In 1963 there was a further evolution of the engine, increased to 2.8 liters fed by three twin-body carburetors and with a definitive increase in power to 150 hp. At the Turin Motor Show in 1962 the Lancia Flaminia GT and Convertible models were also joined by the GTL, in which, thanks to a roof height modification and a different rear bench shaping, two “real” rear seats were obtained, but without altering the length of the chassis or wheelbase.

The Flaminia GTL

Conclusions

The Lancia Flaminia GT Touring was a commercial success, also abroad, especially in Anglo-Saxon countries, despite its relatively high selling price. The convertible was also very popular among personalities from the cultural and artistic world, including, first and foremost, Marcello Mastroianni.

Production continued until the closing of the coachbuilder at the end of 1966, but sales continued until stocks were exhausted.

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Aspark SP600

In a landmark achievement, the Aspark SP600, a production intent prototype hypercar, has become the world’s fastest electric hypercar, clocking a remarkable top speed of 438.7kph. This record-breaking feat was realized through the dedicated efforts of Manifattura Automobili Torino (M.A.T.) in collaboration with tire specialist Bridgestone and driven by professional racer Marc Basseng.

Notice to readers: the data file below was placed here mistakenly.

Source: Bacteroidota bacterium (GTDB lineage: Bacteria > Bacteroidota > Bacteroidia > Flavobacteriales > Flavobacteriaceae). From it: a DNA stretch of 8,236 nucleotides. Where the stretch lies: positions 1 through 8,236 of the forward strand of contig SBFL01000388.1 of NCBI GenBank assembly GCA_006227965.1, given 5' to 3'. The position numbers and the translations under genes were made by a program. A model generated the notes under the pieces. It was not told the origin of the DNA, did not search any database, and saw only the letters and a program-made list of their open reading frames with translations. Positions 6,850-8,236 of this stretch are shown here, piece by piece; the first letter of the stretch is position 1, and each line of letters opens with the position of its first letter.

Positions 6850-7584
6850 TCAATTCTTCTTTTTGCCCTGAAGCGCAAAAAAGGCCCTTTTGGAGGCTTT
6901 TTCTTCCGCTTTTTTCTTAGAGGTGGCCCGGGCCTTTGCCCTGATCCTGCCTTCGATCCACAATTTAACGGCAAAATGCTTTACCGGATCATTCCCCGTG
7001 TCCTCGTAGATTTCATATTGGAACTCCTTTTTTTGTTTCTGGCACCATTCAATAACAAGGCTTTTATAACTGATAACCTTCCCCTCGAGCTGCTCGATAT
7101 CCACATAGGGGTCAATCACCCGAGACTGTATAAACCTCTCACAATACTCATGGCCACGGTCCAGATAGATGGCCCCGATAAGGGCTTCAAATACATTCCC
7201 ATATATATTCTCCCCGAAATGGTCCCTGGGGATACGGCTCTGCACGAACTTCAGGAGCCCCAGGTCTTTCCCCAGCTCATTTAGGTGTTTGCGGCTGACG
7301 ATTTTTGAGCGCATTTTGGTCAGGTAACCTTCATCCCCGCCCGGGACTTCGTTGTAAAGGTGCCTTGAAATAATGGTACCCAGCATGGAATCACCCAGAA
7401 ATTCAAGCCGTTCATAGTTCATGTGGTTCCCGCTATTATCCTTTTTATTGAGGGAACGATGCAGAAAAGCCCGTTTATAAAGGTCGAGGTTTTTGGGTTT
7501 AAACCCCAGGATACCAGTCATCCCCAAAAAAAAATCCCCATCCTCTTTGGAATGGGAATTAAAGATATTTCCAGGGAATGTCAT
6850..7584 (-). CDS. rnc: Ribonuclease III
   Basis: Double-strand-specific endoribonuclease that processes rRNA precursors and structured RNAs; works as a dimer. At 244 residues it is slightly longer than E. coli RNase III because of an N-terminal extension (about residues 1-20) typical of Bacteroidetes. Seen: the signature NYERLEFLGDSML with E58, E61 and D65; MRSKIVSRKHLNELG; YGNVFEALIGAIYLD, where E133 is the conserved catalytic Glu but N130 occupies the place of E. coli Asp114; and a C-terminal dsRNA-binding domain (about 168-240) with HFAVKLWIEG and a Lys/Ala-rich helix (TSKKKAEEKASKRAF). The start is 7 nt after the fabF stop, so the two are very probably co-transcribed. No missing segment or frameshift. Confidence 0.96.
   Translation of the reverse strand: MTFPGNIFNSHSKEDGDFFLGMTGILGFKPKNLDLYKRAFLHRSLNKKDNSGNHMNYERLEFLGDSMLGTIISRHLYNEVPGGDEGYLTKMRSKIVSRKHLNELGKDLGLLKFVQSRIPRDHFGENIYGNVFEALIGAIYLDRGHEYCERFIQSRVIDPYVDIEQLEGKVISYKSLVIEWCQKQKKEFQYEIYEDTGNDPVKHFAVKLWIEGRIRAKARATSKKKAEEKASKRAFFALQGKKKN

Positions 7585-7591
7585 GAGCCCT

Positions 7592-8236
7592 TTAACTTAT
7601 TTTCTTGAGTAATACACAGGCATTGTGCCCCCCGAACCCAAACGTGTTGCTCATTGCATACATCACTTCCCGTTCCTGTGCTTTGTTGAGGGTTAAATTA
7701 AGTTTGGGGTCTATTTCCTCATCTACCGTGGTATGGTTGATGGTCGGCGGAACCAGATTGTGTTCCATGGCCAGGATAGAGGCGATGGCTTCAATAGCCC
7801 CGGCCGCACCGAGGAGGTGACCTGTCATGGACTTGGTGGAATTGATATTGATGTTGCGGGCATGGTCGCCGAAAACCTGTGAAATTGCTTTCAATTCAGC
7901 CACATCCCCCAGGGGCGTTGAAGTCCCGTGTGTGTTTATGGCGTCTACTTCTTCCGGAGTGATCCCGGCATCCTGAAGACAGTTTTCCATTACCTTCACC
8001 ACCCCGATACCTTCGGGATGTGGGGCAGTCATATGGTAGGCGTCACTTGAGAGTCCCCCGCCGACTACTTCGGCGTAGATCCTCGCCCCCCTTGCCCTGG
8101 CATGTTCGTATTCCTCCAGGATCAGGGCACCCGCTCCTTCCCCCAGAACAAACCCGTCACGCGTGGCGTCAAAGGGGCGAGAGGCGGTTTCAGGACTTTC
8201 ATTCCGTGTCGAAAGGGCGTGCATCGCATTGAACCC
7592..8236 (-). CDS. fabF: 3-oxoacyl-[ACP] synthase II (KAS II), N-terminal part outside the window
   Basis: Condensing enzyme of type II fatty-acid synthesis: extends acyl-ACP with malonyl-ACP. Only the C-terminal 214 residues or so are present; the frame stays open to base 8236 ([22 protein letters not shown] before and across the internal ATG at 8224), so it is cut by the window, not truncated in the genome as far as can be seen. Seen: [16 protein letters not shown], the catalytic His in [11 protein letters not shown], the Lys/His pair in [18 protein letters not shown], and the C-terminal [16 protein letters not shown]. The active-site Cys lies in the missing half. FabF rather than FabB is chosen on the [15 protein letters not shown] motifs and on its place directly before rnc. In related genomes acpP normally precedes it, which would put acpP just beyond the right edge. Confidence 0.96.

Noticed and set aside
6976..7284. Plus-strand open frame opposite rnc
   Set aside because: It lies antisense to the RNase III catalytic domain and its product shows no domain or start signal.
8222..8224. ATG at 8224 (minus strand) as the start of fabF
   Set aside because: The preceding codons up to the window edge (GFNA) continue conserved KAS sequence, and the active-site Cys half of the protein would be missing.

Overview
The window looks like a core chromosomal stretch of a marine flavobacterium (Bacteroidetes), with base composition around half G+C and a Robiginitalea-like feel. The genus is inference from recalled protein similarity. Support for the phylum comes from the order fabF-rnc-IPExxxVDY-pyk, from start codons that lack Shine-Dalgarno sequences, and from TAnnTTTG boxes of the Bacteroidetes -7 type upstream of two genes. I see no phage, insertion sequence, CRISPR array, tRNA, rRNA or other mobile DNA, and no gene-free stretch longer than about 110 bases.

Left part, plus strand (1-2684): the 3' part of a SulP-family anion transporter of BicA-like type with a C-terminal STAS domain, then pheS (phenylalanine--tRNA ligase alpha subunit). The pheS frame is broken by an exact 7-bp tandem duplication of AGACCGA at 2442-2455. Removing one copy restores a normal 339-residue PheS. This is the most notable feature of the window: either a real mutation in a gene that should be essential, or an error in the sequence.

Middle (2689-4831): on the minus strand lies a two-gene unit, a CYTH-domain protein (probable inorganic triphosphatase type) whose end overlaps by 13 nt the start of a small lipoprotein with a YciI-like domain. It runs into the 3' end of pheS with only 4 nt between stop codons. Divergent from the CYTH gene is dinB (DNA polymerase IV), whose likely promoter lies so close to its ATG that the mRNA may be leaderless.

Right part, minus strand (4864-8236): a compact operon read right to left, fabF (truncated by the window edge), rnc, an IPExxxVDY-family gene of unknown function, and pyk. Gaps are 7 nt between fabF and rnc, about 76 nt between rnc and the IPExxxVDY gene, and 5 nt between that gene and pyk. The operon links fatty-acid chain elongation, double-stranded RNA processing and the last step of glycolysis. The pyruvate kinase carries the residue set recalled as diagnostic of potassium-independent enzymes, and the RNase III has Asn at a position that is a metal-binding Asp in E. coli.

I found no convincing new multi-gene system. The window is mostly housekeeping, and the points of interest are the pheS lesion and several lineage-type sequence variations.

A Vision Realized

The Aspark SP600’s journey to this historic moment began with the vision of Aspark CEO Masanori Yoshida, whose company had previously set benchmarks with the Aspark Owl, renowned as the fastest accelerating electric hypercar. For this new project, Aspark once again partnered with M.A.T., entrusting them with the development and manufacturing of a hypercar capable of shattering the world top speed record for electric vehicles.

Collaboration and Innovation

To achieve this extraordinary speed, M.A.T. sought the expertise of Bridgestone to develop a custom-engineered tire. Bridgestone rose to the challenge with bespoke Potenza Race tires designed specifically for the SP600, ensuring they could handle speeds exceeding 420kph while managing the vehicle’s weight and driving dynamics.

The SP600 underwent rigorous testing at M.A.T.’s headquarters in Torino, Italy. This included extensive virtual and physical evaluations, wind tunnel validation, and numerous track testing sessions. M.A.T. meticulously handled the vehicle’s complete development, from powertrain and software integration to suspension and chassis design, as well as software calibration and the bespoke battery’s design and production.